China TV biz broadens its outreach

Restrictions still tight but Web presence grows

China will be hitting Mip keen to show off its growing domestic muscle in what kind of programming it buys but also to push value-formoney Chinese skeins to markets in both the developing and the developed world.

The main changes in the past year in the Chinese TV market have been technological, as the focus moves to digital forms of production, especially after the Olympic Games in Beijing in August proved such a successful testing ground for new forms of distribution. State broadcaster China Central Television (CCTV) announced that it’s setting up a nationwide online TV station as part of its efforts to boost its Web activities, maintain state control of the media and compete with the growing popularity of YouTube-style video portals.

The government still keeps a very firm hand on content, as seen by the strong propaganda element to the proposed new online TV station. But generally in China, the TV biz is being given special treatment by the government because it’s less reliant on overseas business. One of the reasons the economy is slowing down is because the export market for traditional mainstays such as manufacturing goods has dried up, but the domestic business for TV remains exceptionally robust.

The slowdown has hit sudsers and some other genre skeins, but this may have as much to do with changing tastes as it does with the economic crisis.

Ad revenues remain strong. Late last year, well into the downturn, CCTV’s annual auction for primetime ad slots raked in 9.26 billion yuan ($1.35 billion), up 15%. Crucially, one-third of the bidders at the auction were new companies, which suggests a robust backdrop to the TV biz in China.

China has money to spend and will be looking to buy overseas programs, which are making ever bigger waves on local screens. “SpongeBob SquarePants” is the most popular toon among tykes, for example, and Chinese auds will always want some foreign content.

However, there are signs that years of investment in the domestic biz may be paying off — among the large group of more than 100 Chinese arriving in Mip will be Tian Jin, the vice minister of the hugely powerful State Administration of Radio, Film and TV (SARFT). He and the rest of the delegation will see what they can learn on the TV front as their audience and infrastructure continue to grow.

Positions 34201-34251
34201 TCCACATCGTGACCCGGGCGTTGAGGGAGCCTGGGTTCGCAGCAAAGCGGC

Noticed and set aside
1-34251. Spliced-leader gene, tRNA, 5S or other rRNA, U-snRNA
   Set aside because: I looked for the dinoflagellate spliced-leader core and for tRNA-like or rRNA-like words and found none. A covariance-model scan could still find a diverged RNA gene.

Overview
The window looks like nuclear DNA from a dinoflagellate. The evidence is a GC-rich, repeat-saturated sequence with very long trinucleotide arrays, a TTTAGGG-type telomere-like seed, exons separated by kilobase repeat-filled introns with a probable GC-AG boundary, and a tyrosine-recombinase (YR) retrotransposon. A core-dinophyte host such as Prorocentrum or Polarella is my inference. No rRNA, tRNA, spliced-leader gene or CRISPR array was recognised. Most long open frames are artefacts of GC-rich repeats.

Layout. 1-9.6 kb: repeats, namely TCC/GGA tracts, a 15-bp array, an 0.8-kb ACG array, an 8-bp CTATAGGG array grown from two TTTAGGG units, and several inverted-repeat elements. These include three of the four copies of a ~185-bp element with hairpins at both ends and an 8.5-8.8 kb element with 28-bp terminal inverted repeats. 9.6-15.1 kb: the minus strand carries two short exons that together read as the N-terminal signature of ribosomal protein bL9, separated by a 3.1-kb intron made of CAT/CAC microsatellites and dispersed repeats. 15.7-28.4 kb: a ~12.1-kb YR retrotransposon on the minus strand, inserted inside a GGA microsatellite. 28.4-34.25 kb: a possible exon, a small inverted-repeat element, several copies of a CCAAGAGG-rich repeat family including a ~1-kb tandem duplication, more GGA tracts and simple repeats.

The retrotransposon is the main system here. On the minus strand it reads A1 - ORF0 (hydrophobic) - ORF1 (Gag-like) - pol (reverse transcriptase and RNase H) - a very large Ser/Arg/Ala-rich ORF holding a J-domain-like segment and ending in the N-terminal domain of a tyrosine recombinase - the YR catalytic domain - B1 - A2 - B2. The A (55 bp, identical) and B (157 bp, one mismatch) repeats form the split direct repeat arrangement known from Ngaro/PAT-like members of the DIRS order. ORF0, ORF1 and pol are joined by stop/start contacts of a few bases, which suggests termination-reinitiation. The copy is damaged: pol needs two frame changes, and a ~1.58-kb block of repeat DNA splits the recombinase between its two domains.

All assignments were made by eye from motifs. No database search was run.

Meanwhile, the building of new production facilities has seen the number of domestically produced TV shows increase and become more diverse.

SARFT will have dozens of booths focused on selling Chinese skeins abroad to the overseas Chinese-language market, and to buy product, too. As part of this show of strength, Vice Minister Tian will address the event.

As part of March 31 Focus on China Day at Mip, “We’ll have dozens of booths and a marketing place for Chinese and foreigners to sell various kinds of Chinese TV dramas,” says Cao Yin, deputy director of international cooperation of SARFT.

China will also seek to leverage its growing importance in developing markets in Africa and the Middle East, and will be keeping an eye on Europe too, says Yuan Li, of the international sales department of China Intl. TV Corp.

“High-quality, big-budget costume dramas and documentaries will be our chief focus. Costume dramas are still the key point of our television programs. We will introduce a number of high-definition costume dramas, including ‘The Ancient Expressway of Qin Dynasty,’ ‘Lotus Lantern Prequel,’ ‘Mu Yi Tian Xia’ and the modern drama ‘The Legend of Bruce Lee,’ ” says Yuan.

The Bruce Lee project is also being promoted as a movie. Skein about the martial arts legend has been phenomenally successful in China.

As well as the chopsocky supremo, CITVC will be pushing a number of HD documentaries on prominent Chinese themes and has also produced skeins especially tailored to Western tastes.

Even companies that haven’t established a presence at Mip are going along to push Chinese products this time around.

“We don’t have a booth, but we will go there anyway,” says  Dai Yanyun of Wings Media, a wholly owned subsidiary of Shanghai Media Group. “At Mipdoc, we will promote three new documentaries about China that were made by Shanghai Media Group and have been broadcast on SMG’s doc channel.”

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